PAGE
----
OMV (Vienna, Austria) reports higher operating earnings year on year (YOY) for its chemicals and materials business in the first quarter, boosted primarily by a substantially increased contribution from its Borealis joint venture (JV), which benefited, it says, from stronger nitrogen business profits and an improved polyolefins performance. OMV owns a 75% interest in Borealis.
In its outlook for full-year 2022, OMV says it expects European olefin margins to be around the same level as last year, while polyolefin margins in Europe are likely to decline from 2021’s exceptionally high levels. This year’s European ethylene indicator margin is expected to average about €468/metric ton ($492/metric ton), while the propylene indicator margin is forecast to be similar to last year as well, at €453/metric ton.
The European polyethylene (PE) indicator margin is forecast to average around €400/metric ton this year, falling from last year’s average of €582/metric ton. The polypropylene (PP) margin in Europe is expected to be about €600/metric ton, falling from last year’s average of €735/metric ton. In the second quarter of last year, OMV’s PE margin soared to a year-high peak of €803/metric ton, while its PP margin hit a record high of €898/metric ton.
For the first quarter, OMV says clean operating profit for the chemicals and materials segment rose 32% YOY to €584 million and was also up from €512 million in the fourth quarter of 2021. The increased income from Borealis was partly offset by lower contributions from Borealis JVs and OMV’s base chemicals business, it says.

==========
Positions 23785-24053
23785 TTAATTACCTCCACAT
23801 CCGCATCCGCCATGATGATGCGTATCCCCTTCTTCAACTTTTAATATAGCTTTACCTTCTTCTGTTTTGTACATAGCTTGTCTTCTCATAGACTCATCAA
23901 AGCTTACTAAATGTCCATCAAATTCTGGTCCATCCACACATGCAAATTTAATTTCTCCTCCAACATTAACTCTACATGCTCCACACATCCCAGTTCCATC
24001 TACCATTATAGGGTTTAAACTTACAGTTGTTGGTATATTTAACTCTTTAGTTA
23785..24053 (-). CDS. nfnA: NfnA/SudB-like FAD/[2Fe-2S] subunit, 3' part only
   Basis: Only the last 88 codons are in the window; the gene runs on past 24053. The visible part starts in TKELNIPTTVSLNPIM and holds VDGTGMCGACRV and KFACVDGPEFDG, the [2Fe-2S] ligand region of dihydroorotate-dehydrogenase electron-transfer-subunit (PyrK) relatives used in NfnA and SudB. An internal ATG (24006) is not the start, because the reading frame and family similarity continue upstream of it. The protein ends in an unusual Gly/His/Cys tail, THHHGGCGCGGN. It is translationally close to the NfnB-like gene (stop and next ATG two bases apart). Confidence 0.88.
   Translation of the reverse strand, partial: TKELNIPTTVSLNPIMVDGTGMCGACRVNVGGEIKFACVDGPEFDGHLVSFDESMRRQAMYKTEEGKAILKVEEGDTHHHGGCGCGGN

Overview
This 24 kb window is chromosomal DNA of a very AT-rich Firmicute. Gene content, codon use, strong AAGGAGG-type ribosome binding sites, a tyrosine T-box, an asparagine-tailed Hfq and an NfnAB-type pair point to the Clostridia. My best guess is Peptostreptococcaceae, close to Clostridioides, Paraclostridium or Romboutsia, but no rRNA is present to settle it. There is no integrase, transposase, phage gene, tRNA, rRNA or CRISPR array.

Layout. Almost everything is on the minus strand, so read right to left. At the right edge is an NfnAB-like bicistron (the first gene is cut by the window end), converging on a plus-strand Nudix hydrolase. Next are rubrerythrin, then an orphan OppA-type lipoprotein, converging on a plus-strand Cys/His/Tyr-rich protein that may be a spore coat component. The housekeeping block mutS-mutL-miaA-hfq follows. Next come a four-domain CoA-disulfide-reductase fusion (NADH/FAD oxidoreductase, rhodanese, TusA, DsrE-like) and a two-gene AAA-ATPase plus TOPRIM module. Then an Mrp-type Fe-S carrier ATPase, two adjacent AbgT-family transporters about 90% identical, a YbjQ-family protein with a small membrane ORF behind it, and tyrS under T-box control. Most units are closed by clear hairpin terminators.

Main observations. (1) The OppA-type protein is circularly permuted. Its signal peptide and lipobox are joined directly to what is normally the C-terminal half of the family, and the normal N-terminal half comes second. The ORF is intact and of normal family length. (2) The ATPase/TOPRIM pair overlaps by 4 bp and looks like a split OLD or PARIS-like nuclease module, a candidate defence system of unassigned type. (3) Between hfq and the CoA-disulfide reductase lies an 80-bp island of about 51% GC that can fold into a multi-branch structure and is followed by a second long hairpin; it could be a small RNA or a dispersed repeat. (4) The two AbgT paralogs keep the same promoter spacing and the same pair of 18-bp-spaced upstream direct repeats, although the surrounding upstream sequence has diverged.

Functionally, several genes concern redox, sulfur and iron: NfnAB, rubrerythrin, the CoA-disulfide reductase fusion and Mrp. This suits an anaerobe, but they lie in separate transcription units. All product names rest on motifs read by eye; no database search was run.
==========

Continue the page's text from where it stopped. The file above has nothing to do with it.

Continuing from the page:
OMV says base chemicals business earnings were lower despite higher ethylene and propylene indicator margins, which were in line with the company’s first-quarter preliminary trading statement issued earlier in April. The European ethylene indicator margin rose 6% YOY to €429/metric ton, and the propylene indicator margin increased by 23% to €444/metric ton. “While strong European demand more than compensated for increases in naphtha prices, propylene, in particular, continued to see a tight supply/demand balance,” OMV says. The stronger market environment was more than offset by larger customer discounts in light of the higher price levels, higher feedstocks mix costs, and rising power and natural gas prices, it adds.
The quarterly contribution of Borealis, excluding its JVs, soared 73% from the prior-year period to €469 million and was also up sequentially from €337 million. This was attributable mainly to an “exceptional performance of the nitrogen business and increased contribution from the polyolefin and base chemicals businesses,” OMV says. In Borealis’s base chemicals business, higher olefin indicator margins and positive inventory valuation effects were only partially offset by higher discounts and a lower contribution from the phenol business, it says.
Borealis’s polyolefins business saw strong growth despite lower polyolefin indicator margins and lower inventory effects. The European PE indicator margin fell 20% YOY in the first quarter to €438/metric ton, while the PP margin rose 6% to €647/metric ton. Although polyolefin margins last year benefited from a tightening supply/demand balance, the PE margin in the first quarter felt the impact of rising ethylene prices, it says. The PP market, however, “remained tight and could slightly overcompensate for increases in propylene prices.”